Wednesday, October 31, 2018

Group Review/Discussion: Thrall

Group review / discussion, ahoy! Jen, Kat, and Melinda all read Roan Parrish and Avon Gale's newest queer release, THRALL, and have some thoughts on it. Hope you enjoy! :)



Thrall by Avon Gale and Roan Parrish
Publisher: Philtre Press (September 27, 2018)
Genre: Queer Fiction / Mystery w/ Romantic Elements


Dating Sucks and Love Bites 

Happy couple Mina Murray and Lucy Westenra have begun to garner national attention for their quirky New Orleans true-crime podcast, Shadowcast. When Lucy's brother Harker disappears while researching the popular new dating app Thrall, they're thrown into a real-life mystery. Aided by their social media expert, Arthur, and Harker's professor, Van Helsing, they follow the trail, hoping to find Harker before it's too late.

When their investigation crosses the path of a possible serial killer, the line between fantasy and reality begins to blur. And as they race against the app's countdown clock, so does the line between friendship and love. What starts as a flirtatious rivalry between computer-savvy Arthur and techno-averse Van Helsing becomes much more, and Mina and Lucy's relationship is tested in the fires of social media.

As they get down to the wire, the group discovers that nothing on their screens is as it seems—including their enemy.


A modern retelling of Bram Stoker's Dracula



Where to Buy*:
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Group Review / Discussion:


KAT: I really like reading modern adaptations of the classics.  I love the sense of familiarity with the characters and the story, but seeing a new twist, whether it’s a different culture (Bride and Prejudice) or just updated white girls (Clueless).  (The fact that those are both Austen books probably means something.)  So, I was definitely intrigued by the premise of Thrall.  Admittedly, I’ve never read Stoker’s actual book, but I have seen movie adaptations, and read wikis, and feel relatively solid on the plot and the characters.  That might have actually worked against me in this case, though, because part of me was always looking for aspects of the story to fit into the my Dracula schema.  I was trying to map Thrall onto its source material, and often did not have an easy time of it.


JEN: At some point in the past ten years, I did read Dracula. I am not a person who loves the classics, but I remember being really pleasantly surprised at how creepy it was. So when I started, I was looking forward to seeing how it matches up with my memory of the original.


MELINDA: I have read the original, but honestly I can’t remember when...I feel like it was most likely in college. I did take a whole semester class that was focused around the Dracula and how pop culture had taken the material and revamped it. The class focused on different media though - mainly film and television. Oh, how I wish I could revisit that class now! Regardless, that was about 14 years and hundreds of books ago so my memory is hazy at best. But I did find myself constantly trying to remember - wait, who was that in the original again?


KAT: I’m sure Melinda and Jen will add their thoughts about the style of the book, but it is epistolary in nature - it’s told entirely through observations, not through narrative (aside from some narrative-style emails and journal entries).  So readers find themselves scrolling through chat logs and twitter threads.  Some will find that delightful or enjoyable, while others might find it frustrating.  More often than not, I found myself in the latter camp (some of which is due to my issues in processing), which reduced my enjoyment because it was difficult to process, but in a way it felt like I was more distanced from the characters.  I’m not sure to what extent this was part of the overall message (the voyeuristic nature, feeding on the thrill of watching the lives of others, etc.), but reading texts and chats between the characters was a little like reading a Bored Panda post or something.  Maybe because I wasn’t in the conversation, I felt more removed, more transgressive.  I also think this would have been a much different book if it had been written in a traditional narrative style, so.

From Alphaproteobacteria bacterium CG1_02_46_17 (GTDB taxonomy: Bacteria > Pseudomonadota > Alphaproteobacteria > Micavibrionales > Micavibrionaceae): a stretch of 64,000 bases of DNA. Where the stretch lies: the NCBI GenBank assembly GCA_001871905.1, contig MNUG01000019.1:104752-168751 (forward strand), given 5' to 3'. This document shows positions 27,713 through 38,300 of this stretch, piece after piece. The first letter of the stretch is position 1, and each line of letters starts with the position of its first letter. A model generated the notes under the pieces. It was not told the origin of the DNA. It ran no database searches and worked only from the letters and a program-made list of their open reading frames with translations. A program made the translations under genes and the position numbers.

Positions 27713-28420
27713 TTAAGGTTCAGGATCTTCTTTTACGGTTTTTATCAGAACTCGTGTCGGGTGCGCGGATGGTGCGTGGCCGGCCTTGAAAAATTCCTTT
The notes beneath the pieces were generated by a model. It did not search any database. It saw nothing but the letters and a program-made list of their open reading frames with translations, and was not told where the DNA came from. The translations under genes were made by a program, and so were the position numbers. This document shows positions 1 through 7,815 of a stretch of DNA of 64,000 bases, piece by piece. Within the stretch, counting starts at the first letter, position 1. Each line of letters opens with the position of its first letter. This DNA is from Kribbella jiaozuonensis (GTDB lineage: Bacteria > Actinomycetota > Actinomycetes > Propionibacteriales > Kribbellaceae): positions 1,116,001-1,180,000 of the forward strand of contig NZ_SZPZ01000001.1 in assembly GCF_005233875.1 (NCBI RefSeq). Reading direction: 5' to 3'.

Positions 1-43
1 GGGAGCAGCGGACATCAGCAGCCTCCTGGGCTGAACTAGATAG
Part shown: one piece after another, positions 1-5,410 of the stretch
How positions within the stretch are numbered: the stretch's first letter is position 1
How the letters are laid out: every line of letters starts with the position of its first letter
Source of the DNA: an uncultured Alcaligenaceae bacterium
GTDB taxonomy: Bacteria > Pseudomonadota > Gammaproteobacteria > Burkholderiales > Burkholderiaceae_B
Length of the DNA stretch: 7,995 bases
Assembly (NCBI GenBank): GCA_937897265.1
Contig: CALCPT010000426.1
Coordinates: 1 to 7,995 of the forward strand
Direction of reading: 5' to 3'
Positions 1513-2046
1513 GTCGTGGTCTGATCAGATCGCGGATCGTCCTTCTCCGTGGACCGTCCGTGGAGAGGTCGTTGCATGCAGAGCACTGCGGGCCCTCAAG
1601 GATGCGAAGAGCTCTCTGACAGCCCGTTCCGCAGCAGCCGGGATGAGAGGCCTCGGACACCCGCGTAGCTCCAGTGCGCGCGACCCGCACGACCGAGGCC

JEN: A quick reminder that the original Dracula is an epistolary novel, so it’s an interesting challenge to see the authors update the story within that format.

The style was hard for me as a reader, because I think it required me to believe people send text messages that say things like, “I’ve wanted this for so long---wanted to shrug off the mantle of SHOULD that has always felt like both armor and noose.”

I don’t know, maybe everyone writes way more literary text messages than me, but that last clause made me roll my eyes. I just imagined Harker typing that out, deciding he didn’t like it, going back and doing some editing, finally getting it to how he liked it, and pressing send. When authors choose to write in this style, the FORM has to match the content. This didn’t feel like how text messages really work to me, and it was off-putting for me at the beginning. I guess this is just who Harker is...but...is that how text messages are?

I also found the pacing to feel off for a romance...when do we actually get Arthur and VH together as the love interests? A lot longer than I would have expected is the answer. However, once they do, I was so charmed by their chatter and back and forth. When VH called him “Sweet Arthur” my heart was all aflutter.


MELINDA: I do agree with Jen however about the nature of the text messages. I can see how one could be thrown off because of the more literary style of those. Harker’s are stilted and formal. I think that I accepted that this was part of his character and that he was just formal and stilted all together.


KAT: The authors really excel at characterization.  Like, wow, are those voices different.  While I found it difficult to keep some aspects of characters straight, because I had so little to go off in terms of their actual descriptions, their personalities really shone through in their text.  I loved the interplay between Mina and Lucy, and also between Arthur and Van Helsing.  Van Helsing (or VH as he is often called) was probably one of the truest representations of an academic professor I’ve ever seen in romance.  I’m one of those readers who will DNF a book when it’s apparent the author hasn’t done basic research for representing a character’s job.  While I’m a psychologist, not an anthropologist, there’s enough social science overlap that I identified easily with VH.  And someone definitely did their homework here.  There’s a joke about a book review that I literally laughed out loud (I’m super fun at parties, I promise).  (Actually, I never go to parties, so that’s totally a lie.)